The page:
The third-year curriculum comprised a longitudinal Family Medicine clerkship and a research project. The research project occupied 4 of 5 weekdays and the clerkship took up 1 day each week. The Family Medicine clerkship is a 160-hour experience consisting of three modules: the Knowledge Foundation Module (KFM), the Continuing Clinics Module (CCM) and the Patient Centred Care module (PCCM). It spans a 10-month period. KFM consists of 40 hours of classroom-based teaching over a 2-week period. The CCM consists of 20 bimonthly community clinics. The clerkship is graded on an Honours, High Pass, Pass or Fail basis.
The learning objectives of the PCCM module are to (1) participate in the illness experience from the perspective of the patient and care givers, (2) engage in the management of chronic medical conditions and (3) gain exposure to care continuity between hospital/community and other health care providers.
In the PCCM, students identified two patients with chronic conditions whom they encountered in the hospital wards during the first month of the clerkship. The students were expected to keep in contact with their patients for the duration of their clerkship, make at least two home visits, accompany the patients on their clinic visits and visit them in hospital in the event of re-hospitalization. Groups of 5–6 students and one faculty mentor formed a PCCM group. The students also received one overview of the module requirement by the Clerkship Coordinator, two face-to-face tutorials and a home visit demonstration by the faculty mentor.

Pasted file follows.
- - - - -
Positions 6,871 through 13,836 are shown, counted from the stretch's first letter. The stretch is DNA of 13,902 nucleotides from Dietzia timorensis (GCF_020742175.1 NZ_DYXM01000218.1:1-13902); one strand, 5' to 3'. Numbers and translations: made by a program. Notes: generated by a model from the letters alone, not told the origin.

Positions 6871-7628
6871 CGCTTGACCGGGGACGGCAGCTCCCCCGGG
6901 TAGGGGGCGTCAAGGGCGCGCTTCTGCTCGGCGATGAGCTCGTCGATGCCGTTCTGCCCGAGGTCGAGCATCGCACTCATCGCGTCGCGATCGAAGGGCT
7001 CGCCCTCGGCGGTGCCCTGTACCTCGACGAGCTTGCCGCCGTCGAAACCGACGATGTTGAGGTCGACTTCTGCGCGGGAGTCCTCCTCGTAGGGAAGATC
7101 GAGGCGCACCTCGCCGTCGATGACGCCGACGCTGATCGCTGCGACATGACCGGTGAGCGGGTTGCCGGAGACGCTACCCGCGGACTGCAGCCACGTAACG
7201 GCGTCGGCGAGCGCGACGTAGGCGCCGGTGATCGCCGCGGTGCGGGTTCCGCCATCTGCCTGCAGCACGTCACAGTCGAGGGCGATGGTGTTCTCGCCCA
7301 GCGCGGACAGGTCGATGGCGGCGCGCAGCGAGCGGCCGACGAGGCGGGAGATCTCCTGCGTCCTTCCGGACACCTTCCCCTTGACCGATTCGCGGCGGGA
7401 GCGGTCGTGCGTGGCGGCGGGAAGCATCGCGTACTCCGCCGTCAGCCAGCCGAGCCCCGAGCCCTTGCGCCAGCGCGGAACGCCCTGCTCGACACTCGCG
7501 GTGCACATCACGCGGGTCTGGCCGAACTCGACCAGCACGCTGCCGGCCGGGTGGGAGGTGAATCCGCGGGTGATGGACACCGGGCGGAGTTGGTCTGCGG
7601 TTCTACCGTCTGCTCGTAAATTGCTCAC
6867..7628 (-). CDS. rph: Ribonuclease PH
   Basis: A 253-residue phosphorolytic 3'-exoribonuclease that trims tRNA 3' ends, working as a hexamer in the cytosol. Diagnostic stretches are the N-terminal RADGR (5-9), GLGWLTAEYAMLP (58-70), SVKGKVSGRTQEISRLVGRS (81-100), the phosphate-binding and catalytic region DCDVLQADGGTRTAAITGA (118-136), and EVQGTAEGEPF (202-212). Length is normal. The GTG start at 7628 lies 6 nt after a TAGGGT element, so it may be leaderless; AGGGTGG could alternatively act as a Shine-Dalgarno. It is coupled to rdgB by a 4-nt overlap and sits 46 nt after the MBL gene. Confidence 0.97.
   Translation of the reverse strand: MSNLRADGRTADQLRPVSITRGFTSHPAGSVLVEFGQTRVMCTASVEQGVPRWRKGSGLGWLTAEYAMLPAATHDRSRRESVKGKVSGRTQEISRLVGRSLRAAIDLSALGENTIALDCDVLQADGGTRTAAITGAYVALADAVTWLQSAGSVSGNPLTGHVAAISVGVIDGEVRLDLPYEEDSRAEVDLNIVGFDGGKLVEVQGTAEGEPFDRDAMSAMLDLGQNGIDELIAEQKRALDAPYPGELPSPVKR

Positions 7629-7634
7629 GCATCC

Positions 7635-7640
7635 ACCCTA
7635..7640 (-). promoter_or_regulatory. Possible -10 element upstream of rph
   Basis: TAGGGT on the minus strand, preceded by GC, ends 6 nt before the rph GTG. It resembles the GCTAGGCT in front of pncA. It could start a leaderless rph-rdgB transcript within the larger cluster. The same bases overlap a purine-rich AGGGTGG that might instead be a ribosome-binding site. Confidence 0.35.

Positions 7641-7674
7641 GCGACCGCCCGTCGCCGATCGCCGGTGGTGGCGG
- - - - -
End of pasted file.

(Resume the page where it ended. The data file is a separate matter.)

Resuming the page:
Students were required to reflect on their hospital and community encounters with their patients and to submit written narratives addressing all three components of the following: (1) the world of the patient and its impact on illness, (2) the impact of illness on the patient’s world and (3) the patient’s interactions with the health care system.
Each student was required to submit three reflective narratives per patient. The first narrative was after the first encounter in the hospital ward and was due in month 2 of the clerkship. The second narrative was after the home visit and was due in month 4 of the clerkship. A final end-of-module narrative served as a summary of their longitudinal experience. The written narratives without patient identifiers were submitted electronically to the faculty mentor and shared with their PCCM group.
The PCCM accounted for 30% of the grade, and was graded based on completion of an adequate narrative and small group participation. A narrative was considered adequate if students addressed all three components of the above-mentioned guiding statements.